Day 8 of the experiment

This morning, exactly 7 days after I started on Alma Nissen’s drinking cure, I stepped on the scale and found that I had lost 3 kilos. Without feeling hungry at any point, but instead feeling absolutely perfect.

Yesterday I didn’t write any blog post. Instead I listened to some interviews from the ‘Sexy Younger You Summit’ at, and it was well worth my time.

There was especially one interview that kind of blew me away. It was of Dr. Tom O’Brian, who is a specialist in what the consequences are of having gluten in our diet. According to Dr. Tom those consequences are many, and he talked amongst other things about:

  • How gluten impacts bone health and osteoporosis
  • Why everyone with osteoporosis must be checked for gluten sensitivity
  • Why only 1 in 8 people who have celiac disease actually have gut symptoms
  • That if you feel old, you should be checked for gluten sensitivity
  • The impact of gluten on fertility for both men and women
  • Why you’ll need to look at gluten if your hormones are out of balance
  • How gluten sensitivity can make you nutrient deficient

Maybe Dr. Tom O’Bryan is famous and you know him already, but I didn’t and for me, what he talked about was a revelation.

This is what I found especially interesting:

In Sweden all newborn babies are tested for a disease – I’ve forgotten what it was, but that doesn’t matter here – and it is in connection with this that a drop of blood is taken from them and put on a card, which is not destroyed, but collected.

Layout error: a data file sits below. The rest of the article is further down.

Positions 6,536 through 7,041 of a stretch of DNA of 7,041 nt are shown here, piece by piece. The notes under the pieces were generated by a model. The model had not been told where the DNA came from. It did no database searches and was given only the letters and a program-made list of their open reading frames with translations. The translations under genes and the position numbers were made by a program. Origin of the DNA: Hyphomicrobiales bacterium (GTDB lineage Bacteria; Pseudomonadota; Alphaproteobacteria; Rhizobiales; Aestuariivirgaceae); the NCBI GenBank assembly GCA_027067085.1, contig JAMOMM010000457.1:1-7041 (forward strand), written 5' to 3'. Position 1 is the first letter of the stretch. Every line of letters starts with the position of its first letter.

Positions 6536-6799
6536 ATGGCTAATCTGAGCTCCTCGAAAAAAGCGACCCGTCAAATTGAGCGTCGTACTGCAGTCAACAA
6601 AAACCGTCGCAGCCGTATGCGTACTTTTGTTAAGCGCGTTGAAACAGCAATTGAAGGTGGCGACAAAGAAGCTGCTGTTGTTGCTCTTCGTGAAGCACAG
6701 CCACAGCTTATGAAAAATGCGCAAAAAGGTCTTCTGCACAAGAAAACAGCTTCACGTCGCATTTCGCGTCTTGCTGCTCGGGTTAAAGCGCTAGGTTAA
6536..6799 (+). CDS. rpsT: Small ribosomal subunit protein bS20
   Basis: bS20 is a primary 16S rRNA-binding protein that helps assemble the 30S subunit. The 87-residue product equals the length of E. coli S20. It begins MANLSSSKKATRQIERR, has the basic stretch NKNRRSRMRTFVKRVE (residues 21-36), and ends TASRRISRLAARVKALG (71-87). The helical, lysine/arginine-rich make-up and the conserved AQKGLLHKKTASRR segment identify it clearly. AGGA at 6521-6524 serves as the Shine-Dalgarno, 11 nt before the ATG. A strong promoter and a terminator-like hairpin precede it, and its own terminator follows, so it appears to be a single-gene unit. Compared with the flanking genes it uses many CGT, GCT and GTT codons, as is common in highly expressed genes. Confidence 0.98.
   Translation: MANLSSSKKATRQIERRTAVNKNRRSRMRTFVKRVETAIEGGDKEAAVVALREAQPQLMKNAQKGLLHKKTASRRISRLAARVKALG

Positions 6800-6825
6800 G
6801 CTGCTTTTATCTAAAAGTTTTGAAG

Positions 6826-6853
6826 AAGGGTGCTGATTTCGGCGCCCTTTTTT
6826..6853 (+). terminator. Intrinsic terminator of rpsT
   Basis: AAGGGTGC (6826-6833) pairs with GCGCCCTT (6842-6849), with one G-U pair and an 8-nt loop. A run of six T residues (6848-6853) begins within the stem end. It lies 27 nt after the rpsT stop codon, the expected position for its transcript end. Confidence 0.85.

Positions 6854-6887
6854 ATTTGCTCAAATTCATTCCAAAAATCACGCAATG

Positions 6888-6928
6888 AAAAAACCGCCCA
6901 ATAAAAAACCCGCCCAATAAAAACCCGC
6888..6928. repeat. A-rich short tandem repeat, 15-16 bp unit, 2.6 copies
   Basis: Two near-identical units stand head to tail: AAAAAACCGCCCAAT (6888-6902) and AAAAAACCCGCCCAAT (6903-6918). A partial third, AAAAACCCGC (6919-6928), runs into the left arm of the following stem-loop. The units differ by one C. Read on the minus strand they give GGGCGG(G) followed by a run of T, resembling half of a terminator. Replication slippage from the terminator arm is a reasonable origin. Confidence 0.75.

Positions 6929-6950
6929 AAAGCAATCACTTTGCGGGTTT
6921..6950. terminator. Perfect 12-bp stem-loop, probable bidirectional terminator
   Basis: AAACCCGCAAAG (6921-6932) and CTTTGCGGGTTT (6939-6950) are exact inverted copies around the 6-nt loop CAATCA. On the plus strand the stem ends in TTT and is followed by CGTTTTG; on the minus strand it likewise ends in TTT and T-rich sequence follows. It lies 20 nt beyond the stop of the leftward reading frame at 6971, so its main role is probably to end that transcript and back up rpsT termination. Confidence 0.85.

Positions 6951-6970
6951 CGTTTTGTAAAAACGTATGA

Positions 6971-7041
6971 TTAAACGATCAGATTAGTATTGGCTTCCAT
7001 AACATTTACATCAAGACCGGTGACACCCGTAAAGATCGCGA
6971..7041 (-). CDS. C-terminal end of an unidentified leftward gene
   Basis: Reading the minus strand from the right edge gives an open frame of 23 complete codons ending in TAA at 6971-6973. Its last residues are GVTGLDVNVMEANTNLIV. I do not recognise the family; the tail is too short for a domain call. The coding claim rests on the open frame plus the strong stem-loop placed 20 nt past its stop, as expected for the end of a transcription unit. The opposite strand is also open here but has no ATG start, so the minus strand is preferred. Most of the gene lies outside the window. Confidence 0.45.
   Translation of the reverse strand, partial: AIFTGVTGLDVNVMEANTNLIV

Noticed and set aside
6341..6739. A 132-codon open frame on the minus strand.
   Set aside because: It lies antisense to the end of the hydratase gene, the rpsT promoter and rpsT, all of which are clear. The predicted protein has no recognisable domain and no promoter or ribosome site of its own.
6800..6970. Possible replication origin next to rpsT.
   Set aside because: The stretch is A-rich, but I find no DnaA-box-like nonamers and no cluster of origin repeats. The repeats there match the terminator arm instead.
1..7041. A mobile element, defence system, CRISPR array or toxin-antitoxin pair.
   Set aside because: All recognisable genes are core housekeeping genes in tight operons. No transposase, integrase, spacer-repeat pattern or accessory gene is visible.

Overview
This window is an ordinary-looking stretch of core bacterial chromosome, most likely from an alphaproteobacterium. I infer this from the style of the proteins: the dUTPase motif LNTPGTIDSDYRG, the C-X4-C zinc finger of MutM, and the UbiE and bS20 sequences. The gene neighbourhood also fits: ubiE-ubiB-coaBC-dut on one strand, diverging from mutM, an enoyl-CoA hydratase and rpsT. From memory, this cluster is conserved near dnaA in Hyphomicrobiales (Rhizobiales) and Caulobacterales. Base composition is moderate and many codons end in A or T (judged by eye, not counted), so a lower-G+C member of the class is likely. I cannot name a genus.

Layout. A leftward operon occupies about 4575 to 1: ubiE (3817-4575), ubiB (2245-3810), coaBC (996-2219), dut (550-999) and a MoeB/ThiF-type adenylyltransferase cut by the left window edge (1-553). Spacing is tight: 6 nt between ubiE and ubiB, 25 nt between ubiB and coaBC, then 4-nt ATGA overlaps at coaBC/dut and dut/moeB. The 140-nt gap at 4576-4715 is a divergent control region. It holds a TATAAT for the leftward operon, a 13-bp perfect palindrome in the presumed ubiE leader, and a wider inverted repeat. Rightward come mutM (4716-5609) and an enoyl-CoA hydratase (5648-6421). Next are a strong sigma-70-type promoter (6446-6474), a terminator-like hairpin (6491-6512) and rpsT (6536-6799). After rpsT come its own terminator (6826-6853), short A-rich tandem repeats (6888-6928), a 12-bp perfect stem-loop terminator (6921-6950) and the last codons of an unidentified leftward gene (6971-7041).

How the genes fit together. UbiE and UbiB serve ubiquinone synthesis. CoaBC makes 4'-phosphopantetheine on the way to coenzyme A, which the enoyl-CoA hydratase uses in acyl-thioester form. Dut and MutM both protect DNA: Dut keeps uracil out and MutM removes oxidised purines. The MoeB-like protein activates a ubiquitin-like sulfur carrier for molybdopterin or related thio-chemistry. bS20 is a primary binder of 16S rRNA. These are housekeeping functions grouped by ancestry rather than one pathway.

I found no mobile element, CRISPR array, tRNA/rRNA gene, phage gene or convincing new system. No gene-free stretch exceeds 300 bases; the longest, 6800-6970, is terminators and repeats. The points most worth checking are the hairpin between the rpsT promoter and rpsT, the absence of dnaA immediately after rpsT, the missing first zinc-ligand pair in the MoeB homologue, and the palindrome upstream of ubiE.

The Swedish have done that for over 50 years, and recently some scientist have taken a closer look at those cards, checked them for markers of gluten sensitivity – which the babies got from their gluten sensitive mothers – and found out that those babies, who grew up and developed schizophrenia, all had those markers in their blood when they were born. Not all babies with markers of gluten sensitivity developed schizophrenia, but all schizophrenic babies had the markers.

The important part here is that newborn babies don’t develop markers themselves before some weeks after they are born, and that they got those markers from their mothers, who probably were not even aware that they were gluten sensitive.

And it doesn’t stop there. According to Dr. Tom O’Brian it is a fact that babies of mothers, who are gluten sensitive, weigh 250 gram less than average babies, but the really surprising thing here is that babies of gluten sensitive fathers also weigh 250 gram less than average babies. How is that even possible?

According to Dr. Tom gluten also plays a big role in seizures in kids, and he claims that taking kids of a diet with gluten can make the seizures go away.

The reason why I find this so interesting is that I had a few ‘aha’ moments during this interview. You see, my mother’s father worked in the office of a mill, and I know for a fact that my mother and her siblings were brought up on a diet containing dishes made from mostly wheat flour.

My mother had an older brother, who had seizures and fell in the river and drowned, when he was eight years old. And my mom, apart from all the other diseases she suffered from in the end, also had very severe osteoporosis.

Okay, none of this is proof of anything, and luckily nobody in my family ever developed schizophrenia, but I really think we need a lot more research of this kind. Why don’t we all know this?

With all the gluten sensitivity going on these days, what else don’t we know?


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